The Australian Terrier is alert, energetic, playful and responsive. Australian Terriers make excellent watchdogs while not being aggressive. They are eager to please their family and are extremely affectionate and spirited. Australian Terriers are easily trained and shouldn't be kept kennelled in small areas, to avoid their natural spirit being destroyed. The Australian Terrier makes a good all-round household and family pet.
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Regular brushing is needed to keep the coat of the Australian Terrier looking healthy and tangle-free. These dogs should also be stripped (the dead hairs plucked out) about every three months and any excess hair in the ear canals should be removed. The breed standard prefers a hard coat and therefore these dogs should not be washed frequently as it makes the hair lank. If the coat is kept in good condition then Australian Terriers should shed very little hair.
Australian Terriers are extremely adaptable and do not need great amounts of exercise. They are happiest with roaming about the garden and playing.
The evolution of Australian Terriers took place in Tasmania in the early 1800s, where small broken coated blue and tan terriers were being bred. Later infusions of Dandie Dinmont Terrier, Manchester and Irish Terrier lines were crossed with these blue and tan dogs and this resulted in solid red and sandy colors joining the blue/tans. The breed flourished and by 1870, the first Australian Terrier Club was established. The breed standard was altered in 1947, and from then the drop eared variety was no longer recognised leaving only the erect eared variety.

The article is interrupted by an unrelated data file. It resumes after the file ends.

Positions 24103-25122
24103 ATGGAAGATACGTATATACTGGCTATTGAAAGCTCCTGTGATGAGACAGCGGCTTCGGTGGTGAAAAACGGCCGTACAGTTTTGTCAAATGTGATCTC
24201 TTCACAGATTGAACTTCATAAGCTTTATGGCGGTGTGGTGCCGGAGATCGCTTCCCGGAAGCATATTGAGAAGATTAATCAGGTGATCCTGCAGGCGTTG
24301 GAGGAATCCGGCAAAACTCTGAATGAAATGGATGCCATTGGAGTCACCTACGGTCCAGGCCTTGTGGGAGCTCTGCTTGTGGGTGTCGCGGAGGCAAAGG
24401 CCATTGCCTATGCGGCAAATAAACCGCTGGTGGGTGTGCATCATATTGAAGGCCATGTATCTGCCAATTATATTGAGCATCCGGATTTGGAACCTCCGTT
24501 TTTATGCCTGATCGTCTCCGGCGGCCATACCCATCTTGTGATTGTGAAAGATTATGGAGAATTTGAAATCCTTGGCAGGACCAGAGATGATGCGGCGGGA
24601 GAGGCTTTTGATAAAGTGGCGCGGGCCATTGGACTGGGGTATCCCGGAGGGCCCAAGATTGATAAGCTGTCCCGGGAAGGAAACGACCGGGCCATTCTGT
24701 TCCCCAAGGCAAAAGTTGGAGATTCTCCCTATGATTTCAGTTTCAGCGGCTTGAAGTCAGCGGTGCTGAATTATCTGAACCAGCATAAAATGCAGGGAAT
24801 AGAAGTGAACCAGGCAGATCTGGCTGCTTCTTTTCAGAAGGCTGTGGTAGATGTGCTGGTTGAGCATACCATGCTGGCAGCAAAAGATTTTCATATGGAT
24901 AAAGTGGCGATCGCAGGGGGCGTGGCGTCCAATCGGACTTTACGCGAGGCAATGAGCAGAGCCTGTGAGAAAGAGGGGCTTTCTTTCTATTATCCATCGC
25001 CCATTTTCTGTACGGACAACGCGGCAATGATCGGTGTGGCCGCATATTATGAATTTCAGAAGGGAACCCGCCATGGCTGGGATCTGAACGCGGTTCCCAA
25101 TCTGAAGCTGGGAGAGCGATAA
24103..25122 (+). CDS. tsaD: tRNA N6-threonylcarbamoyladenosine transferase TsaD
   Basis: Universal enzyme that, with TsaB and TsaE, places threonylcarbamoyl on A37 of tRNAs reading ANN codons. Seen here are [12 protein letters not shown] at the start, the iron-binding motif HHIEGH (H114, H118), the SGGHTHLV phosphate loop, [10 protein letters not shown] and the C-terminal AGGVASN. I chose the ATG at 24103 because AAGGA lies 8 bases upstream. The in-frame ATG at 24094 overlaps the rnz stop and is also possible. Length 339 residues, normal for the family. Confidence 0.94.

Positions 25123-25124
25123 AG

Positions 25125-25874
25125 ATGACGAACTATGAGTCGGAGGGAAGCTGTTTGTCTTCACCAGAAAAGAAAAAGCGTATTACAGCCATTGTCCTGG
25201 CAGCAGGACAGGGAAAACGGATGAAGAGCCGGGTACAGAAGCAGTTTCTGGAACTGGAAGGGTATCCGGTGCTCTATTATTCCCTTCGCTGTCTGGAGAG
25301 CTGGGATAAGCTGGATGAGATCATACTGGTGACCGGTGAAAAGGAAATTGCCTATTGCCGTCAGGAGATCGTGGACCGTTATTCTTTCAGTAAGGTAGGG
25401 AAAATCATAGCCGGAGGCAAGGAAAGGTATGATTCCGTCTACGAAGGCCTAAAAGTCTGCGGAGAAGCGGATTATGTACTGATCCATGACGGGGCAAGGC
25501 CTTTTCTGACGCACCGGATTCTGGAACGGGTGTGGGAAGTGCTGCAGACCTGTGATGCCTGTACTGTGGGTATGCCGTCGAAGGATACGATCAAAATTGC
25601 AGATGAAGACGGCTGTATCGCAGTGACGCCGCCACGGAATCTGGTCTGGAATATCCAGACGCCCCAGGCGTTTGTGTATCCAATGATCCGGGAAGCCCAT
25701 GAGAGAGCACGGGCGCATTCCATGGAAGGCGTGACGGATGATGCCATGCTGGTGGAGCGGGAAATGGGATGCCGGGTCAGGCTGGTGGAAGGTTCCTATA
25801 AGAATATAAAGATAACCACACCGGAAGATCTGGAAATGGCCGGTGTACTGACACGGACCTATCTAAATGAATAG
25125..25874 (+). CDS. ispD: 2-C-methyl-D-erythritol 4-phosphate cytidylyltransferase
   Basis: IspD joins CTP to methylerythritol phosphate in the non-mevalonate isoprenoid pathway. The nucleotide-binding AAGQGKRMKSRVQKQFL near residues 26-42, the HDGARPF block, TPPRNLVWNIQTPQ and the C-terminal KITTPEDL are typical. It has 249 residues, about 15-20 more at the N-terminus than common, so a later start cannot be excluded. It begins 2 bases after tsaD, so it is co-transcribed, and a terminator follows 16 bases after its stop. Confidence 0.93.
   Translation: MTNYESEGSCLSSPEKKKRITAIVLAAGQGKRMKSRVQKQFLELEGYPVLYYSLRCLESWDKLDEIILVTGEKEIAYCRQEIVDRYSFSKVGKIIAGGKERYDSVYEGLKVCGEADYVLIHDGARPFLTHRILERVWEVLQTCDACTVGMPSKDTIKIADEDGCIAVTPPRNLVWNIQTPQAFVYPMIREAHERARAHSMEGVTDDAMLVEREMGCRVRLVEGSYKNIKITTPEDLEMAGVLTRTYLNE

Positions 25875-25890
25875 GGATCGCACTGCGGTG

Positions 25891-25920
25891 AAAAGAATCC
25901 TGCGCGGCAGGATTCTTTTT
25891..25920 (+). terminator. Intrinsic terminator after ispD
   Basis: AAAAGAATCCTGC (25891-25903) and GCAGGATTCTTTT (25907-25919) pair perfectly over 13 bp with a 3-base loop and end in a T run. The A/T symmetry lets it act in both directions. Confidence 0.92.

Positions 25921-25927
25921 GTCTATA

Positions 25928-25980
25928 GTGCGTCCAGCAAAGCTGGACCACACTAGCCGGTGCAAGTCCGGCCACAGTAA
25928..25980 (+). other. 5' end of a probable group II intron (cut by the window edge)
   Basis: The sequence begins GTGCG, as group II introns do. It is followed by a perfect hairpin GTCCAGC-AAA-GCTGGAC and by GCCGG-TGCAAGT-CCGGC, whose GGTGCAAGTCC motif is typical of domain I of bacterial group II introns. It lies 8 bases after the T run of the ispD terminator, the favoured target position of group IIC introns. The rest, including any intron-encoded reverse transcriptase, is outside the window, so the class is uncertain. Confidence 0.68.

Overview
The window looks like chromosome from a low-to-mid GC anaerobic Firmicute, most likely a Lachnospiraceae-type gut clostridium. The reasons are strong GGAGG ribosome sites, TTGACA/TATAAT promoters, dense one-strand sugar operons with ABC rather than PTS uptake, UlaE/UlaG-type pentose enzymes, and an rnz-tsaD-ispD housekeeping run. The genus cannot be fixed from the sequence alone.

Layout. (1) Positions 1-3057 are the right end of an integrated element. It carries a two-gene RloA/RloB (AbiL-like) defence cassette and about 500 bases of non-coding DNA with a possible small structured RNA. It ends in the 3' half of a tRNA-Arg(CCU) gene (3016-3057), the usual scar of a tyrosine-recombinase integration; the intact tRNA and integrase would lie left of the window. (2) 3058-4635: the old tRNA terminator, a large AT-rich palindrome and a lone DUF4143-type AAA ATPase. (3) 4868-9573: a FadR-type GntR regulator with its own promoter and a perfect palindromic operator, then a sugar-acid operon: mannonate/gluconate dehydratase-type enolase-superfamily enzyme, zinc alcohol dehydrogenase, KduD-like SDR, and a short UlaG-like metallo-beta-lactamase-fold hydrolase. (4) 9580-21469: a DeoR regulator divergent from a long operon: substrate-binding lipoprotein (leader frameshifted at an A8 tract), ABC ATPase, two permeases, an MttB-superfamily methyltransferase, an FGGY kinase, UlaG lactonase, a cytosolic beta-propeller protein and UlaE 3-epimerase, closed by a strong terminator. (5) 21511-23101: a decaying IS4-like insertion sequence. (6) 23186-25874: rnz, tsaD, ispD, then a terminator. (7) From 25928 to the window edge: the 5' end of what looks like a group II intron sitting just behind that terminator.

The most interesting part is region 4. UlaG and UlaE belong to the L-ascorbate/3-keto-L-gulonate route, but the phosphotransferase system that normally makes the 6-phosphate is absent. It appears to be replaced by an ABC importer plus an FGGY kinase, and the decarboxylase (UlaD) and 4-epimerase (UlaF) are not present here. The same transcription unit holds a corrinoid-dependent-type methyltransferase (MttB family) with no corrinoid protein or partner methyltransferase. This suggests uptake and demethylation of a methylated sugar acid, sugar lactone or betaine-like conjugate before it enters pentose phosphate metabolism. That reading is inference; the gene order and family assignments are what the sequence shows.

General Appearance: Sturdy, compact and vivacious.
Color: Blue or silver grey with tan markings – or – whole red or sandy.
Coat: The outercoat is straight, stiff and dense (approx. 6cm ); the undercoat is soft.
Tail: High-set erect tail, which is customarily docked.
Ears: Small, erect, pointed, set high, with short hair.
Body: Rather long, level back and deep flanks.
- Australian Terriers are ideal for either country or city life, as they are very adaptable and have low exercise demands.
- Australian Terriers are known to bark a lot.